Although mine is a "small" woodworking business (three to four employees) and I am relatively young (mid 40's) I have been in control of the business for 21 years, and the last 5 moved locations and built a brand new shop. I have everything I have worked for, invested in my business - and each day has its ups & downs. Just to keep things running smoothly is an effort at times. OK all the time, lol.
The one thing, I have always had a passion for this work and its all consuming. I don't remember a day in my adult life that I could "escape" from the woodworking business. Yet I guess I'd rather not be doing anything else.
That being said, a bit of vacation time (usually a week in the winter and several long weekends throughout the rest of the year) really does work to give yourself a break from the business. I have to be far enough away - and forget the phone, emails, etc. The only downside is it takes several days after you return to get caught up.
I do find attending shows like the IWF and AWFS, and other events where like minded individuals can get together on a more social basis, also serves as a great motivator.
I also read Paul's book recently. It was a real roller coaster ride and mimics what I know (albeit on a smaller scale). I recommend it to any business owner for sure.
I jumped into this business right as the recession hit about 8 years ago and ran myself into the ground over my first 5 years in business. It was pretty apparent my adrenals were shot a few years ago and I've worked diligently to coax them back to health. I've been living in a brain fog for 3 years and it's no fun.
Reduce stress (easier said than done), avoid caffeine, keep sugar to a minimum, and sleep. Those are the keys I've found to recovering from my burnout. And there is light at the end of the tunnel.
Good luck. It's a huge challenge to run a woodworking business and live a healthy lifestyle.
All work and no play makes Jack a dull boy, right? I guess it's really no mystery why I'm fried.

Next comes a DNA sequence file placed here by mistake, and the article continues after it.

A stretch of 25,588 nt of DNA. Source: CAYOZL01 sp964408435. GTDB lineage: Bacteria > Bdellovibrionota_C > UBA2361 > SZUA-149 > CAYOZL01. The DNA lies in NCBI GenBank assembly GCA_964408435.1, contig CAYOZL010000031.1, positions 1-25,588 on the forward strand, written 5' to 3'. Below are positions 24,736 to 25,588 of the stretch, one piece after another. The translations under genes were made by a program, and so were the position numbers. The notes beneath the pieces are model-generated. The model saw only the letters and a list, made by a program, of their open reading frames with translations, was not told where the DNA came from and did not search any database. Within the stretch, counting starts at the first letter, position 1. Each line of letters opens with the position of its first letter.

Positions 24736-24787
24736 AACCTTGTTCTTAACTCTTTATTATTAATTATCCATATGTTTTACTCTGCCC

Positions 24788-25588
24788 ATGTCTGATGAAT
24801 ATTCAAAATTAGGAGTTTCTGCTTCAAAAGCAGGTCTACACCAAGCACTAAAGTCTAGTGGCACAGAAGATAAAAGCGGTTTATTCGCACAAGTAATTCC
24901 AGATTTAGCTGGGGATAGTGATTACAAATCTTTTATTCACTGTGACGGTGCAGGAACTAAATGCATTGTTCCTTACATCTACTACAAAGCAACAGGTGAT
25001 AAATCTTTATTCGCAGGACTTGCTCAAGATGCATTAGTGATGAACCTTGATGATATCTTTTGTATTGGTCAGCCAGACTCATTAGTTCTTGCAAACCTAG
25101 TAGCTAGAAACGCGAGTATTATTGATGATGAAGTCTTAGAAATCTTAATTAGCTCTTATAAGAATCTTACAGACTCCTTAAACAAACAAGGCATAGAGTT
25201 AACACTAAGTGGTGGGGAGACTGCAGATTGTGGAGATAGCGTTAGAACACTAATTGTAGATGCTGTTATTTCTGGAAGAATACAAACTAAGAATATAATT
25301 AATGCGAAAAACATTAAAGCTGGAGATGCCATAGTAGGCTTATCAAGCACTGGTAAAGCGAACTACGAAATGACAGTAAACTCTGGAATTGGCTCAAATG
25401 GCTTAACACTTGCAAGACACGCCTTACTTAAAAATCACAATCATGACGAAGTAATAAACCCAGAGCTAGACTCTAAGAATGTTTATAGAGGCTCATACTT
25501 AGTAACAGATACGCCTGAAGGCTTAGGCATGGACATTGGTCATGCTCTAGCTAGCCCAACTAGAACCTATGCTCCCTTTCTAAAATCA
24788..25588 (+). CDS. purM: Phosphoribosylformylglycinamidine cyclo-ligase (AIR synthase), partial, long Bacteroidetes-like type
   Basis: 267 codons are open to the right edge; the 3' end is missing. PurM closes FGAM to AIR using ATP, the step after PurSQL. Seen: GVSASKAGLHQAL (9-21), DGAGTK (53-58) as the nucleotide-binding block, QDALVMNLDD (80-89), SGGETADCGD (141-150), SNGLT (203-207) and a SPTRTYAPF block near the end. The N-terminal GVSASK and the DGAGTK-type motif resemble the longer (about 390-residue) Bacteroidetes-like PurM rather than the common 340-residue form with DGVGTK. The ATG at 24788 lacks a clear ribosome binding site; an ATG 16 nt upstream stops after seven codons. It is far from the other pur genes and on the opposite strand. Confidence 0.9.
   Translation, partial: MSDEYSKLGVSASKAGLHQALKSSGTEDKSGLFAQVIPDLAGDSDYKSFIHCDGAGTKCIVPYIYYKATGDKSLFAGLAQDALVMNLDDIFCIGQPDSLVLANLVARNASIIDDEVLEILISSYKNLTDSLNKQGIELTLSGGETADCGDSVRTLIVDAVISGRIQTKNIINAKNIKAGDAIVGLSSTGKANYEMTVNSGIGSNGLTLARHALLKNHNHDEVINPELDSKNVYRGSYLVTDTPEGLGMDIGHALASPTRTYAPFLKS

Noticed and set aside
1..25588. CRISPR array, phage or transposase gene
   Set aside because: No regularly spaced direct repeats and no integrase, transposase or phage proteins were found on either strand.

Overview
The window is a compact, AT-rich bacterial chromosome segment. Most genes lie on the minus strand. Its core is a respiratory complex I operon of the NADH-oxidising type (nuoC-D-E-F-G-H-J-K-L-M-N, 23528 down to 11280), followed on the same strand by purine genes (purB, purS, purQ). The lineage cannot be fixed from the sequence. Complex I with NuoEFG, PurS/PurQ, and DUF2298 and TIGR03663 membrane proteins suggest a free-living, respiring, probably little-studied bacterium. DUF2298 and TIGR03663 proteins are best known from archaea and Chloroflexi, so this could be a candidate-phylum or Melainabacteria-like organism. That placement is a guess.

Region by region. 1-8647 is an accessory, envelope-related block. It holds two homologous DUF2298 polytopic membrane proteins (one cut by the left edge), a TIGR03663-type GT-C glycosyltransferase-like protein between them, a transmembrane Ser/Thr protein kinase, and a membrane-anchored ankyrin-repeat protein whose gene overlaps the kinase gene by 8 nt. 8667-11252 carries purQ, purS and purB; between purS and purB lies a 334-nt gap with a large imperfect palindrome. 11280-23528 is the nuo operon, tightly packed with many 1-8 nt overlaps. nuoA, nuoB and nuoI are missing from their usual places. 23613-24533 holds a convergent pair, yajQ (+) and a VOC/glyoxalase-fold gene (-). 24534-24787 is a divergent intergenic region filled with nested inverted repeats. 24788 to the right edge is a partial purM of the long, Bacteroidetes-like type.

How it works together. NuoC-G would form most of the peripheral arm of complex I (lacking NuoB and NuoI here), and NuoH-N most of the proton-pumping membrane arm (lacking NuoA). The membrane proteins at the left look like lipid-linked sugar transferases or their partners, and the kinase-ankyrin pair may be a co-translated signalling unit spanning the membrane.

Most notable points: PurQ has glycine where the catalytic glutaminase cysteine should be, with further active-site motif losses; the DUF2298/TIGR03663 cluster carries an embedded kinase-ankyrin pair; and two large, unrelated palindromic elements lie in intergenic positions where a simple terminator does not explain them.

Unfortunately I bit off more than I could chew this year, and I'm trying to finish off two large contracts and the usual small jobs all by myself. Oh, and I am remodeling the fixer-upper that we bought so that's what I do in every other spare hour.
Odd thing is, I'm actually happy, I love being busy. But I'm sick of the stress. I had employees, they only added to the headache. I decided to downsize and outsource as much as possible.
I think a trip to a IWF/AWFS would be really great, and a good opportunity to absorb some energy. I will work on getting to Atlanta next summer.
I've looked seriously into finding a 9-5 but in the end I can't imagine walking away from all this hard work. My wife will never let me start another business so once I quit, there's no going back.
I have been at this for 25+ years.
When I started I had incredible energy and worked myself into the ground.
I can recommend first- getting rid of what bugs you- I put up with complacent employees for far, far too long.
I came in one Monday and cleared house with the exception of one young man that was punctual and showed great promise and interest. He has proven himself over and over. Worked the shop last week while I was on vacation.
I came back last Friday to find everything in process completed, a detailed list of visitors to the shop complete with inquiry and contact numbers ( seems simple but I'm used to 40yr old employees overlooking that simple process).
Make work FUN again.
Second-take a break every now and then-
I take a "real" vacation once a year but for the past couple of years we take 3 day weekends every couple of months with our small granddaughter, mostly trailer camping. It allows you to reevaluate your business and focus your planning moving forward.
The "work" will be there when you return.
Try spending 30 years as a marketing executive then buying a custom furniture business 13 years ago. I paid the owners $850000 in the first 7 years and that ended in December of 2008. Biz fell 50% the next year. I have great people and I go to work because I have to. They need a job and so do I. I hunt, fish and prospect for my hobbies now and I never feel the business is a burden.
Set your goal to get the shop on a 5 day work week, cull out the obnoxious clients and find yourself a hobby that will get you out in the sticks on the weekends. It is inside your head that needs a wakeup call. I drowned in Alaska in 1983 and that changed my life. If I don't fear death I don't fear failure. Good luck and be happy. None of us get out of this alive.
I think burnout presents a great opportunity. The times in my life that I've had the biggest wins were the times when I had nothing to loose.
I'm not saying your business isn't worth losing, but I am saying your current routine is. When you have nothing to lose, you have a powerful change agent. Change can be scary, which is why it's also exhilarating. Think about that. That's what we're talking about here, you've lost the exhilaration, you might say, the risk, the possibility of dreamy rewards. You're at the point where everything is "safe" and predictable. Add two scoops of monotony, and you're ripe for burnout.